Disruption. Love. Taking responsibility for our society.
These are three actions that create change, noted Malia Lazu, the keynote speaker at an MIT community gathering held in the Bush Room on Aug. 22, 2014. Hosted by MIT’s Institute Community and Equity Office (ICEO), the gathering was inspired by recent clashes between civilians and police in Ferguson, Mo., after the death of Michael Brown, an unarmed black teenager who was shot and killed by a white police officer.
While discussing reparative steps members of the MIT community can take against racism and injustice, Lazu observed, “This is a long process, a project I think Jesus was working on thousands of years ago.”
Lazu, the MIT Community Innovators Lab (CoLab) Mel King Community Fellow ’11 and executive director and co-founder of Future Boston Alliance, punctuated the title of the gathering — “Transformative Conversations: Responding to Ferguson” — by challenging the audience to approach racism not with tactics, but with personal transformation and a commitment to finding each other’s humanity. “While we as individuals might not be racist,” she observed, “we still allow it to continue.”
More than 100 members of the MIT community attended the event, which was introduced by Institute Community and Equity Officer Ed Bertschinger, a physics professor and former head of the Department of Physics who was appointed to lead the ICEO in 2013. Bertschinger, who described his role as advancing a respectful and caring community at MIT, emphasized the importance of MIT’s approaching the recent events in Ferguson as a new opportunity to focus on the community’s needs and values.
Bertschinger was followed by MIT Chaplain Robert Randolph, who lamented the pattern that brought us to this moment: “To be black in the West for 400 years is to live in danger,” he said. He then used his own profile as contrast: “To be tall, white, and loud is a privilege.”
Chaplain Randolph also used the proverbial “lantern on the stern” to “cast light” on the historic and present brutalities that helped ignite the protests in Ferguson. “Forces have been unleashed to turn us against each other in the interest of the power brokers,” he said, and Ferguson tells us that to be only concerned with “me” or “mine” is not acceptable. “We’re technocrats at MIT,” he said. “But as we advance, we also need to advance humanity.” Chaplain Randolph closed by urging the community to leave with a few commitments: widen friendship circles, celebrate differences, and see the world through other’s eyes.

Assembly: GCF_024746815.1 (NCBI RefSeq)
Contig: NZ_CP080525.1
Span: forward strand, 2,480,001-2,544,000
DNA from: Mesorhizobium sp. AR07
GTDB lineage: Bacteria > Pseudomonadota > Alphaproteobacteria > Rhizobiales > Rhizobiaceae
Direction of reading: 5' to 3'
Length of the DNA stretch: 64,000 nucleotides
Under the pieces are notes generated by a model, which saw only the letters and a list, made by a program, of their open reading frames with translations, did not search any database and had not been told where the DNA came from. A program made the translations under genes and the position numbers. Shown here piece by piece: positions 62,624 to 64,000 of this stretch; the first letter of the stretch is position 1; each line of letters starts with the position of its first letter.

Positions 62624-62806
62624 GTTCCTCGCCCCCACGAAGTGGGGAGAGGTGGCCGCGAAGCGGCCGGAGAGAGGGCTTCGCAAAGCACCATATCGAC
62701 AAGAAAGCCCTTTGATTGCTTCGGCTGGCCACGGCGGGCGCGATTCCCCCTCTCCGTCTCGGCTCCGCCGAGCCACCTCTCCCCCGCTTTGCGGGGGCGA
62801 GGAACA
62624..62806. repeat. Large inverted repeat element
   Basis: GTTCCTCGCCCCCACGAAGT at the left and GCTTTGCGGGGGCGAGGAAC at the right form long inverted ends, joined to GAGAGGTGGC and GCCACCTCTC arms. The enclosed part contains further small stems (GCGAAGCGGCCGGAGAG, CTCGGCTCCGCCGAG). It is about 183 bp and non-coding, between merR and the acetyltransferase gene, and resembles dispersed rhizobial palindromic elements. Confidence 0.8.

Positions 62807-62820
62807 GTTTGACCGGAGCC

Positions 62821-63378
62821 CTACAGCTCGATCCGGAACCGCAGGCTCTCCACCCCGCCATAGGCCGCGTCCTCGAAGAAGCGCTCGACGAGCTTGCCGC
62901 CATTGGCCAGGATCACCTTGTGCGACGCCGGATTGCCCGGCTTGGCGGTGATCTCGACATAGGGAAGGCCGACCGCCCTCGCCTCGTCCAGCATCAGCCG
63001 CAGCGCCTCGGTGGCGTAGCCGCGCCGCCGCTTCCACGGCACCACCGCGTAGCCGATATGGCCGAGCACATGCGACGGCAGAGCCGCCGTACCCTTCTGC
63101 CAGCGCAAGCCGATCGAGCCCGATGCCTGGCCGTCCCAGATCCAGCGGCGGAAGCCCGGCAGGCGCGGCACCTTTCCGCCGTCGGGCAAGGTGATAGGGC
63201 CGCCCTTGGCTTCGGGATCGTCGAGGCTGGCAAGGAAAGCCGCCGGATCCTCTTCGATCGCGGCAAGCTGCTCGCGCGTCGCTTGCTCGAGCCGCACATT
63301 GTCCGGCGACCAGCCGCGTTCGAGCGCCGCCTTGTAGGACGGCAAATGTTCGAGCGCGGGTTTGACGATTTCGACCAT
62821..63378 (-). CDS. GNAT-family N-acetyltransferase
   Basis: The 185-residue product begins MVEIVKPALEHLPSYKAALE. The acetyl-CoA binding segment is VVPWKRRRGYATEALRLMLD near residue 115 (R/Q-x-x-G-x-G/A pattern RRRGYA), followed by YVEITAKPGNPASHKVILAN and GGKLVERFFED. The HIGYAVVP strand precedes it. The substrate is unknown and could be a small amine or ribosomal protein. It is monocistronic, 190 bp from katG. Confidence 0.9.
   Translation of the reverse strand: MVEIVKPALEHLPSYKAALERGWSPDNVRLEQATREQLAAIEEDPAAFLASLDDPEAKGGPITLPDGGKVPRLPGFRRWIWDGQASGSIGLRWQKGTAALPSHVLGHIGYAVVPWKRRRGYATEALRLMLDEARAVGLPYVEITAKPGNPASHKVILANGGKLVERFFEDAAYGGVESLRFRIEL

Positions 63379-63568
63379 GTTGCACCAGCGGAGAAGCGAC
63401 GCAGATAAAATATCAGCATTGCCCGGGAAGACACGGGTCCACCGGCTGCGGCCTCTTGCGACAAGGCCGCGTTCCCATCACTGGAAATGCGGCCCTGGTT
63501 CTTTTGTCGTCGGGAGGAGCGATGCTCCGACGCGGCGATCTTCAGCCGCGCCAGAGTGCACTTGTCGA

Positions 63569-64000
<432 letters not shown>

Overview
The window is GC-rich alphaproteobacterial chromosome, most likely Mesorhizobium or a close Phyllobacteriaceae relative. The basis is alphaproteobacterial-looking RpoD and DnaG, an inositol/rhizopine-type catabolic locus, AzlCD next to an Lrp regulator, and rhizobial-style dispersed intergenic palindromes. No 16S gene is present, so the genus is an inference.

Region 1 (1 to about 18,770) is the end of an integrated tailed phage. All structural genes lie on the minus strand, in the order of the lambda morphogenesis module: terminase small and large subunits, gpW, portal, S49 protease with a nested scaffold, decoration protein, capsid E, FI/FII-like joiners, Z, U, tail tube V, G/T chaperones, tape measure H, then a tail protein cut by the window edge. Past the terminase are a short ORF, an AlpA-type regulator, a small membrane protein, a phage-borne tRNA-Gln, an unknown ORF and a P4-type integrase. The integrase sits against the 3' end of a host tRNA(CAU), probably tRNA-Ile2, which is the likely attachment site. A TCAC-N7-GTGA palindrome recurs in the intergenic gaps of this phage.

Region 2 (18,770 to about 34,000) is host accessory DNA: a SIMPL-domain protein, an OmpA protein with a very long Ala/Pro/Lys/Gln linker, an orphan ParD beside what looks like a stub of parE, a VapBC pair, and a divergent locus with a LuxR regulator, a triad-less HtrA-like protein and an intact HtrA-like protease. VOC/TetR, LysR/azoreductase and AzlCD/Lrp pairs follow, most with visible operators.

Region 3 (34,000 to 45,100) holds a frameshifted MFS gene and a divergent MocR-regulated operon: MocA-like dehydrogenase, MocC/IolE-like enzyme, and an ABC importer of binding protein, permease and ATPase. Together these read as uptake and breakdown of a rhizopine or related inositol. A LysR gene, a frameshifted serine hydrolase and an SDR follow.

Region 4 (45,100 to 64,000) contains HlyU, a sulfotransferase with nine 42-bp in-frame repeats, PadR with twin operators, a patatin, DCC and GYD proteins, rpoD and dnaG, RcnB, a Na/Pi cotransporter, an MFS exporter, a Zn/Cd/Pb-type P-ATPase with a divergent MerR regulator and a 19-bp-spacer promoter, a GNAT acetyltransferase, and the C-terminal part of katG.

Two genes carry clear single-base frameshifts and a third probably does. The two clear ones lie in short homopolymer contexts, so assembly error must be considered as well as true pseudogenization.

Lazu’s keynote offered further thoughts about the three ways to move a community toward transformation and action: love, disruption, and taking responsibility. “There is no magic pill,” she said. “Racism, classism, and militarism don’t go away overnight.” Begin with love by observing yourself, she suggested. Determine what barriers you put up. “We can’t do this without actually loving each other. Fear and terror won’t stick if there’s love.” She challenged the audience to view both Michael Brown, the black young man who was shot, and Darren Wilson, the white police officer who shot him, as brothers. “Take rage and alchemize it in the heart so that it comes out as love.”
Lazu’s second action item was disruption. People need to disrupt the status quo, she said, and tell America that “black men’s lives are more than business as usual.” Disruption should be organized and done at every level, in large and small ways: Question your own biases; report an injustice; organize a group around an issue; tweet your mayor and police chief.
Taking responsibility was Lazu’s third action item. As with love and disruption, she described taking responsibility as a transformative action. Become your brothers’ keeper, she advised. Lazu closed with a provocative question: Are we ready to let go of the American exceptionalism that supposedly makes us great in order to become great?
A lively Q&A followed Lazu’s talk. The audience members who posed questions reflected the spectrum of the MIT community — from current students to alumni such as Linda Sharpe ’69 to parents of incoming freshmen. At the event’s conclusion, Julian Green, ICEO program director, noted that this was the ICEO’s first event and encouraged the attendees to continue the conversation in their own communities.